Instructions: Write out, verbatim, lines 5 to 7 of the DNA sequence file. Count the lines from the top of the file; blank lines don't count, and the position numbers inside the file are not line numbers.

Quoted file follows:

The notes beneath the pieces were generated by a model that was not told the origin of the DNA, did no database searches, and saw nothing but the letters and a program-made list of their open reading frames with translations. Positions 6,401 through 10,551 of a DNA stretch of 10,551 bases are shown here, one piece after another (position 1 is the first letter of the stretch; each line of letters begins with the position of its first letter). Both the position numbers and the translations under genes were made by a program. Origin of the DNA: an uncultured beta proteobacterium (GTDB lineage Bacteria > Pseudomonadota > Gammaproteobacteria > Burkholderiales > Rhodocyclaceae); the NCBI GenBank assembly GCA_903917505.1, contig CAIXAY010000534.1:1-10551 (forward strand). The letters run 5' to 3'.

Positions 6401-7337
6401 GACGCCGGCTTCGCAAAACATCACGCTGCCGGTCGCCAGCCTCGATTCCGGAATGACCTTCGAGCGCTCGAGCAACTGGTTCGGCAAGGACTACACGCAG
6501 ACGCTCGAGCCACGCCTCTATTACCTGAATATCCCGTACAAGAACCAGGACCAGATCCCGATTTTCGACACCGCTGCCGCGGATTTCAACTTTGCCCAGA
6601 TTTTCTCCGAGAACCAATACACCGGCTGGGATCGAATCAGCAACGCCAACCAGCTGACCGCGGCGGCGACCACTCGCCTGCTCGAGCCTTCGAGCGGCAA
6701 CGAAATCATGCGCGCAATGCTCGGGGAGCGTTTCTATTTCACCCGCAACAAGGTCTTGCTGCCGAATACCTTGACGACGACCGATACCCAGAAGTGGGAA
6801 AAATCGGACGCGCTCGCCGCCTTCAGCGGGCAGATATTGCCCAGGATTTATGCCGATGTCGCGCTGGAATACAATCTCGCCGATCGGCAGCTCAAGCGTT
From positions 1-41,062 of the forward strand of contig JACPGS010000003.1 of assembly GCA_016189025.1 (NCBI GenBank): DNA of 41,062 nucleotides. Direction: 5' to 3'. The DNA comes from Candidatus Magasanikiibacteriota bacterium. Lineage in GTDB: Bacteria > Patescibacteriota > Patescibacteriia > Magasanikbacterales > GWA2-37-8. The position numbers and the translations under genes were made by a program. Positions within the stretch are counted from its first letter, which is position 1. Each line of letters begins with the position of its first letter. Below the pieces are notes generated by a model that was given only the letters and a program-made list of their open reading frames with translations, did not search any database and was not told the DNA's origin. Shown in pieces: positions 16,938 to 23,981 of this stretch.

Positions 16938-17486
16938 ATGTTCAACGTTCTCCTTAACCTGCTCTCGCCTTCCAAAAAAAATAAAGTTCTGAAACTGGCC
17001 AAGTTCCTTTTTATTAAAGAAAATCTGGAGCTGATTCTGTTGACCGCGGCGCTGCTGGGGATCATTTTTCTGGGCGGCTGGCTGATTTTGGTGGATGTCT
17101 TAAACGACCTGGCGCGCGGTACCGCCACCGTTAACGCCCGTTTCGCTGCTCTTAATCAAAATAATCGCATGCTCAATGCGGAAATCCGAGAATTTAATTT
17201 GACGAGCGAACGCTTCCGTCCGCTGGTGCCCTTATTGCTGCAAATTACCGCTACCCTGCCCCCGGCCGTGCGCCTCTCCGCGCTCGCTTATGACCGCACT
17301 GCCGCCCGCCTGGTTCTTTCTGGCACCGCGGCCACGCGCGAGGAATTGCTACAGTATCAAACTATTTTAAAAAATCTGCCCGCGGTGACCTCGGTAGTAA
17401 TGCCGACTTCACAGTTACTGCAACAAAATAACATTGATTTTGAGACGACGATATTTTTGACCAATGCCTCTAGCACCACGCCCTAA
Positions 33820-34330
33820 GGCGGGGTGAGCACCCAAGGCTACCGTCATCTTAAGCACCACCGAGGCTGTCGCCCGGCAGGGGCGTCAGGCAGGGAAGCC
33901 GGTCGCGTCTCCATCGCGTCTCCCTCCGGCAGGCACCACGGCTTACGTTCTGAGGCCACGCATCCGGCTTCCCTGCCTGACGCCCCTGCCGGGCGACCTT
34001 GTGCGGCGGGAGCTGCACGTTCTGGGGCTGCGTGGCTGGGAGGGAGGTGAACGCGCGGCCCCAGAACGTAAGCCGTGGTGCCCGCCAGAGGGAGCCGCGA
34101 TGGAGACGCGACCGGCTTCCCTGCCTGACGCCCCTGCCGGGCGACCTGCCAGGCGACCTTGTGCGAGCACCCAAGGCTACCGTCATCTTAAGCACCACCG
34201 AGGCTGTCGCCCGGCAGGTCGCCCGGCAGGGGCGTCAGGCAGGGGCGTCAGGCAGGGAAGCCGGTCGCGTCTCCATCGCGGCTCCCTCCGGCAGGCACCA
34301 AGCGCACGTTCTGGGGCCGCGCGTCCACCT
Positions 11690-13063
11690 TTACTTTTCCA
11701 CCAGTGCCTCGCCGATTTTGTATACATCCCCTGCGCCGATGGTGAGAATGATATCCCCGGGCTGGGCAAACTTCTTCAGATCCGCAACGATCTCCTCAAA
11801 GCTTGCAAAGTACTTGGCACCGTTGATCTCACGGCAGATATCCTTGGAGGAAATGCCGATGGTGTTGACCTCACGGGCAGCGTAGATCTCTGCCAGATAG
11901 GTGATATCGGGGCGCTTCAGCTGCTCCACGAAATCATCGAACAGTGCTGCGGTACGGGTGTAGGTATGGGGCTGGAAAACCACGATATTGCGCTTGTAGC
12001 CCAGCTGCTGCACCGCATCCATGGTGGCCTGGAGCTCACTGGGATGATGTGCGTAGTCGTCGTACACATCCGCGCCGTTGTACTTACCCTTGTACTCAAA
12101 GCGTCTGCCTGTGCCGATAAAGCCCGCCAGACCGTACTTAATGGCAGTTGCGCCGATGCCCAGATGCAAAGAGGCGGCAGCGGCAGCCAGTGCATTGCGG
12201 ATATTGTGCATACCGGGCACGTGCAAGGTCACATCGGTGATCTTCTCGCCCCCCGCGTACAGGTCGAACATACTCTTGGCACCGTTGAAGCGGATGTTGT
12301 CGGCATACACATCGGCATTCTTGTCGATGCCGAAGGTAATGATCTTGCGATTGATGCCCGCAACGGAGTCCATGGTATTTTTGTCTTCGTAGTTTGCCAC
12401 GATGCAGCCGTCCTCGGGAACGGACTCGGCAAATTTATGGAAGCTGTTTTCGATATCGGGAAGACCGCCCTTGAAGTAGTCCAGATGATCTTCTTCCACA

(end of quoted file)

6601 TTTTCTCCGAGAACCAATACACCGGCTGGGATCGAATCAGCAACGCCAACCAGCTGACCGCGGCGGCGACCACTCGCCTGCTCGAGCCTTCGAGCGGCAA
6701 CGAAATCATGCGCGCAATGCTCGGGGAGCGTTTCTATTTCACCCGCAACAAGGTCTTGCTGCCGAATACCTTGACGACGACCGATACCCAGAAGTGGGAA
6801 AAATCGGACGCGCTCGCCGCCTTCAGCGGGCAGATATTGCCCAGGATTTATGCCGATGTCGCGCTGGAATACAATCTCGCCGATCGGCAGCTCAAGCGTT